Tuesday, November 2, 2010

Paragliding Headhunters and relaxation via Hotspring

Let's start with the hotsprings, since that happened a few days earlier than the paragliding. A big group of us researchers from the expedition went for one night to the Merrarap hotsprings resort. This not-so-tiny resort is built in an ideal scenic space, surrounded on all sides by mountainous rainforest (some of it virgin), partially blanketed by cloud cover, and a rapid flowing river right beside the hot spring tubs. The Hotspring source is quite close to the actual tubs, and the resort mixes in some cool water to make the temperature bearable (40-50 degree C). As is the case with most hot springs, the stank of dissolved hydrogen sulfide (main smelly component in farts) is rife. But if you can overcome the stench and can take the heat, the rewards are big. The tubs are built out of real rock from the surrounding area, and really give an authentic feel to the place. Once you get into the water, there is little reason to want to exit- great company and soothing hot water glued me to the tub for over an hour. In the background, the sound of rapids crashing against rocks gives an added excitement and natural feel to the experience. Later that night, we unwound on some comfy couches, and had some great chats about different adventures the researchers had been part of. Before heading to bed, we all heard a crashing sound nearby, and found that some massive black colored insect had caused all the ruckus when it hit into the light. This thing was the Rhinoceros Beetle, about the size of a large egg, with an exoskeleton as hard as human bone. This beetle boasts some of the most incredible strength to be seen in the animal kingdom- some male Rhino beetles are able to produce force 850x their own body mass, making them the second strongest animals in the world, in terms of force produced/body mass. BUT I NEVER KNEW THEY COULD ALSO FLY. If these buggers latch on you, pulling them off might take your skin off as well, so best let them get off on their own terms.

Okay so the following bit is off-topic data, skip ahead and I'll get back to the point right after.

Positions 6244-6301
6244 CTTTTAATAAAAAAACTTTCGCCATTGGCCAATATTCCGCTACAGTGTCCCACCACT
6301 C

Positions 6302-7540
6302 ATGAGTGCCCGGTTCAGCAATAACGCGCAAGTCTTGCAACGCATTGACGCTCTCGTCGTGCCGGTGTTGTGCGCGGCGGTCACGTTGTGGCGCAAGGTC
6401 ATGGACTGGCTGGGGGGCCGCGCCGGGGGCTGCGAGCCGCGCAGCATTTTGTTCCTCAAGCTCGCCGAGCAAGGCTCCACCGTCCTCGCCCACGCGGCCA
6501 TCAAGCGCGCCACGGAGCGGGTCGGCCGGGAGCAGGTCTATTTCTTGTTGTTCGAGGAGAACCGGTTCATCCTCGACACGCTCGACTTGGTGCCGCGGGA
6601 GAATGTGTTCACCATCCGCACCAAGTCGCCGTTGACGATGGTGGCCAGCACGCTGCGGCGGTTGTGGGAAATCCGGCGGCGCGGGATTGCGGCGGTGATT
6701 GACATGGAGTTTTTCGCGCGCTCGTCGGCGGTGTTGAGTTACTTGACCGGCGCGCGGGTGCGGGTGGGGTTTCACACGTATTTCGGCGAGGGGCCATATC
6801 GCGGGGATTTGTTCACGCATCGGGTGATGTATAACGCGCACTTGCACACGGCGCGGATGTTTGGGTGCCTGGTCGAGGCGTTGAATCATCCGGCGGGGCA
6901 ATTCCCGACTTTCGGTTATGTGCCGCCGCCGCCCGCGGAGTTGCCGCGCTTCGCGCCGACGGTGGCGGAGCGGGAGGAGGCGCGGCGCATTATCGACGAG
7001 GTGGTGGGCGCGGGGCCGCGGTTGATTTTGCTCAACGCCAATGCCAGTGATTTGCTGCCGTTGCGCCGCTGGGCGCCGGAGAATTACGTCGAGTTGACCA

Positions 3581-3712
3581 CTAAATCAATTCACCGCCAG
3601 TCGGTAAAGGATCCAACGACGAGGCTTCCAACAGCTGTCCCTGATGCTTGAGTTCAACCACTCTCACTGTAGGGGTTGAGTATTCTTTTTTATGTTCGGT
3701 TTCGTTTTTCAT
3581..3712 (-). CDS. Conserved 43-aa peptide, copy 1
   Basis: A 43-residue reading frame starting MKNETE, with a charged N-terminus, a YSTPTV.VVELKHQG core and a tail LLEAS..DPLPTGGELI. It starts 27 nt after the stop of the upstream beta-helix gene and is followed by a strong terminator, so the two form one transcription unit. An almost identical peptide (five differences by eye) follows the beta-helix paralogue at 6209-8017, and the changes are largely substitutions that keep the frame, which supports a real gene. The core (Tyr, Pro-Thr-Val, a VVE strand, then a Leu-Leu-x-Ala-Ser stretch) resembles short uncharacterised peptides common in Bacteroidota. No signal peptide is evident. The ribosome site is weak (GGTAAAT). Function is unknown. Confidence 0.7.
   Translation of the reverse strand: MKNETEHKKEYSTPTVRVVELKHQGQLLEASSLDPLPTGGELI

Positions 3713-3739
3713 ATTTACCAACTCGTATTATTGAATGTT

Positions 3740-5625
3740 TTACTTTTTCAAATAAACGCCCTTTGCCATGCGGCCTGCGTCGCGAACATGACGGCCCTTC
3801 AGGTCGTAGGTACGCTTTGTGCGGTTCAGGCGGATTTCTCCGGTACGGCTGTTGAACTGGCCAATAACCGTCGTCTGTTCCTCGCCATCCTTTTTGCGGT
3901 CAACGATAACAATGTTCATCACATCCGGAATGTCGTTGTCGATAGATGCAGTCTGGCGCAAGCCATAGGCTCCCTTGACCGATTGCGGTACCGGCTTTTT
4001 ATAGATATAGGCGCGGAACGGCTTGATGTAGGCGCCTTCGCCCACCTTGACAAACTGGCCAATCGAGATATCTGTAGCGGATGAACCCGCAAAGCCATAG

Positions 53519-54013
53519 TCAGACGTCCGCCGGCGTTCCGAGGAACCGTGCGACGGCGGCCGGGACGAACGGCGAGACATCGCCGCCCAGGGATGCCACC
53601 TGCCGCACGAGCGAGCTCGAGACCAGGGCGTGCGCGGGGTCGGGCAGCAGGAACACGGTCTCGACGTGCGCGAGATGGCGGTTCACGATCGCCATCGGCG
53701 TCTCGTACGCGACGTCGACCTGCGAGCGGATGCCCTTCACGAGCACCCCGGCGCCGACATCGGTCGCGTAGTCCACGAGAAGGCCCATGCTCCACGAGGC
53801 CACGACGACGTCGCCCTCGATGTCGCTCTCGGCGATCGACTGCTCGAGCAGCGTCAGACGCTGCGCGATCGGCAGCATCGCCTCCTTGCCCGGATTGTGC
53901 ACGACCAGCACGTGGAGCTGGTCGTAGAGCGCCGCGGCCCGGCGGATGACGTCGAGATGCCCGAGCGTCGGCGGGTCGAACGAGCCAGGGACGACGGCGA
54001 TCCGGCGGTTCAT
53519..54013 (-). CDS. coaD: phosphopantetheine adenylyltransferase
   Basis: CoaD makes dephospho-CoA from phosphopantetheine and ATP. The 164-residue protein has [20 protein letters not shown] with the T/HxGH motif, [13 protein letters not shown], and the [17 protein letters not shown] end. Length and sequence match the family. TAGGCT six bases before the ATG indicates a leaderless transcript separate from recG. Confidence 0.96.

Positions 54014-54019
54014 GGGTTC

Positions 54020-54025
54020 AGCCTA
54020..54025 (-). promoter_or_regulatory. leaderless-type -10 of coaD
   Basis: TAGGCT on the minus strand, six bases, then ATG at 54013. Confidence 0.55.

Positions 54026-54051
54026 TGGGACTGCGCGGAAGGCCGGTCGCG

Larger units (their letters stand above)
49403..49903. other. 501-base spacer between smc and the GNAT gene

The next morning, we woke up for more hot spring action, while taking in the beauty of various hornbills (the iconic bird of Sarawak) so easily maneuvering the densely packed trees across the river.
Some new friends I made on the expedition to Paya Maga
Beautiful virgin rainforest protected by mountain ranges and the precarious river rapids
Rhinoceros beetles can exert a force 850x their own weight, making them the second strongest organism in the world in terms of force/body mass. This beetle recently got surpassed by the Horned Dung Beetle, which is capable of lifting 1,140x it's mass. According to Extremescience (http://www.extremescience.com/zoom/index.php/creepy-crawlies/117-strongest-animal), this would be same as a human lifting six double decker buses. No big deal.

On our flight back to Kuching, we had a layover in the city of Miri. My friend Simon, the Iban paraglider (of headhunting ancestry), has a paragliding club here, and invited me to check him out in the act. It was really cool, but definitely requires some serious training and focus. I would absolutely love to learn, if time allows. The feel of flying through the air must be so invigorating, but probably also terrifying at moments. Photos below show him or his friends in various points of paragliding.

Simon is so worry-free when it comes to paragliding, it's a wonder he ever was terrified of heights.

I'm sure if he reached out his hand, he could grab some clouds.

Sarawakian RVs, Lamaze for Bats

So even though this could be confusing for some, I will continue adding posts about various aspects of my expedition as time provides and memories pop into my head. This post describes events that happened between Oct 10 and Oct 13.

Spent last night processing samples and then when I finished, the two life adventurers offered me a seat and strong coffee for a heart to heart chat.
They really treated me like one of them- people surfing the life wave, unable to sit still for too long, unable to be dispassionate about my work, seeking that thrill, and pushing the boundaries of physical limits. Though I feel like I have not yet taken up the gauntlet and I'm not nearly as adventurous as these dude are, but I'm starting to feel kind of different about myself. Whereas I used to avoid physical adventures, I'm beginning to yearn for them these days. Every hike is treat, since there is always the prospect of seeing something new, and/or living/breathing, yet even without that, the gorgeous sights, the sweet and musky smells of the forest, and the feel of rapidly changing terrain under your feet all make the sweat easy to bear.
Cultural adventures I can say I've enjoyed for long, luckily easy to find in NYC, and somehow even easier to find in a foreign country. And I guess college was a mental adventure so there you go. Ok, back to our conversation: